Thank you for 20 years — and a thousand-plus Sundays.

Here’s a sentence I never expected to write: This week marks my 20th anniversary writing a weekly column. The first “Idyll Banter” column appeared in this newspaper’s living section on Feb. 9, 1992. Actually, it wasn’t called “Idyll Banter” then. It was just my name and mug shot and 675 vaguely incoherent words wondering why the Green Mountains — a land of maple syrup and cheese — had brands of coffee and salsa.

When I first agreed to write a weekly column, my hope was to last one year. Find 52 things to say. Then, after a year, I expected to throw in the towel. I’d been writing for the newspaper since February 1988, but nothing as demanding as a weekly column. I had started four years earlier with a monthly column: Business advice. Then, in 1989, I started scribbling occasional essays for the living section. Candace Page and Steve Mease were the first Free Press editors to take a chance on my work. Juli Metzger and Ron Thornburg were the editors who actually gave me the column. So, if anyone’s to blame for “Idyll Banter,” it’s the four of them.

But in 1992, the notion that I’d be writing a weekly column 20 years later seemed as improbable to me as Angry Birds, Fruit Ninja, or — coming soon to the smart phone in your pants — Toaster Glock, the first game that combines our national passions for handguns and carbs. (Okay, I made up Toaster Glock. Expect instead Tebow-zo, the first smart phone game to combine football and clowning.) Only twice in the last two decades have I not had a column in this paper on Sunday morning. That means I’ve written 1,038 columns — or roughly 700,650 words. That’s the equivalent of seven novels.

Just for the record, of those 700,650 words, about half have been “turd” and “hockey.” I have written about my cats a lot. You probably know way more about them than you need to.

Obviously an enormous amount has changed in the last two decades in my beloved Lincoln, in Vermont and in our world. When I began this column, my wife and I hadn’t any children. Now we have a daughter in college. In 1992, my parents were alive and healthy. So was my mother-in-law. Now they’re all gone. Likewise, you don’t need me to chronicle the ways the digital age has flattened the globe or how much reality TV has added to our culture.

But as grateful as I am to Kim for providing occasional content for “Idyll Banter,” the column was never really about her. It was about my family and about my neighbors. It has been, I hope, about those dreams and desires that remain constant across generations. In my case, that has meant being a husband, a dad, a brother and a son. If “Idyll Banter” has been about anything, it has been, first and foremost, about family.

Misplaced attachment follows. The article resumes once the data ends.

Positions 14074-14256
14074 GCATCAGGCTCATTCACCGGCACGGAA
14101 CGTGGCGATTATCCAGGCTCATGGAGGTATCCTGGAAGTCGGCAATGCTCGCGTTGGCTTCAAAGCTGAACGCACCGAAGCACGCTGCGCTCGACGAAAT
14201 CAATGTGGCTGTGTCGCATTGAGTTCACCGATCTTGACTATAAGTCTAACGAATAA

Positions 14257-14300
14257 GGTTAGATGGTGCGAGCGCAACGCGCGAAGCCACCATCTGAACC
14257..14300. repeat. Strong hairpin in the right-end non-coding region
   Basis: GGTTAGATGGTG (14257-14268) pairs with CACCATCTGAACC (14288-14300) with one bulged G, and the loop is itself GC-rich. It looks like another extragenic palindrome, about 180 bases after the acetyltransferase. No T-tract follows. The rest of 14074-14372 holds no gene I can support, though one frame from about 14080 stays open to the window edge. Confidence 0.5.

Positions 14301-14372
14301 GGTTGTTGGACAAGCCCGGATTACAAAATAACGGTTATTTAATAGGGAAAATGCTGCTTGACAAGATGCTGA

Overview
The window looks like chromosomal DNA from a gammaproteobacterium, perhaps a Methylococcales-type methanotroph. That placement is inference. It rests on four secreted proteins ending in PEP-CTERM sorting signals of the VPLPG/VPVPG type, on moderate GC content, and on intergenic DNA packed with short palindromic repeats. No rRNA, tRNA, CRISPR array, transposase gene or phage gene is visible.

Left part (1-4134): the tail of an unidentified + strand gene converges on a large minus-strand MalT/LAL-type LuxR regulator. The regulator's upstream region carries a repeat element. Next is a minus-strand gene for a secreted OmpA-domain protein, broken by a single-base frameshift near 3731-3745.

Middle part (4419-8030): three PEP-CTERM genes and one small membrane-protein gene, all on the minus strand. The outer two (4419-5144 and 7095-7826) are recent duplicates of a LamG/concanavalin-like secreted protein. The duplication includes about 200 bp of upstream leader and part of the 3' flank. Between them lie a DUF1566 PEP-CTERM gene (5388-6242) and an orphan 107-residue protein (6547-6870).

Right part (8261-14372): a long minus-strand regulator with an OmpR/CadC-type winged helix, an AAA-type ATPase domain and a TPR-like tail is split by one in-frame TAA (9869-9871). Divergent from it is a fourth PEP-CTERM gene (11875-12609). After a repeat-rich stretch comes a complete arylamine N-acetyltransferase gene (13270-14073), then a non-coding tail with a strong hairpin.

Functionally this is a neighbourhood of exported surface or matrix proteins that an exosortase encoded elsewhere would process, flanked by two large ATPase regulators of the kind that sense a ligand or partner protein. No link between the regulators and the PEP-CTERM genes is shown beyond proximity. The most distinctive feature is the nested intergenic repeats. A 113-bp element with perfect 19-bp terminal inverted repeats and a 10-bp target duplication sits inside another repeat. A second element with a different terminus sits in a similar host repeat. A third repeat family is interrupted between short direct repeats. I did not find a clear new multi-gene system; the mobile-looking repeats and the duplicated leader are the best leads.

Young writers ask me often if I keep a journal. I don’t. I have notebooks that hold research for my novels, but I have never kept a diary. Why? Because “Idyll Banter” has been my diary. This column has been where I have tried to make sense of the loss of close pals and parents, and where I have celebrated the wondrous joys of marriage and fatherhood and friendship. Likewise, it has been where I have chronicled the unremarkable but universal moments that comprise every day of our lives. The first snow. The last leaf. The swimming hole. The ice jam.

And I have enjoyed it more than you know. This column has been a great gift.

Will I still be writing it in 20 years? No idea. I have no idea if I’ll even be alive in 20 years. In the meantime, however, I will continue to be here every Sunday. Or, at least, most Sundays.

And so the two most important words I can leave you with this morning (other than “turd” and “hockey”) are these: Thank you. Thank you so much for being a part of my life — and allowing me to be a part of yours.

(This column originally ran in the Burlington Free Press on February 5, 2012. Chris’s next novel, The Sandcastle Girls, will be published on July 17, 2012.)

Chris Bohjalian
Chris Bohjalian

Chris Bohjalian is the author of eighteen books, including his forthcoming novel, The Guest Room. His other novels include the New York Times bestsellers Midwives, The Sandcastle Girls, and The Double Bind.

Leave a Reply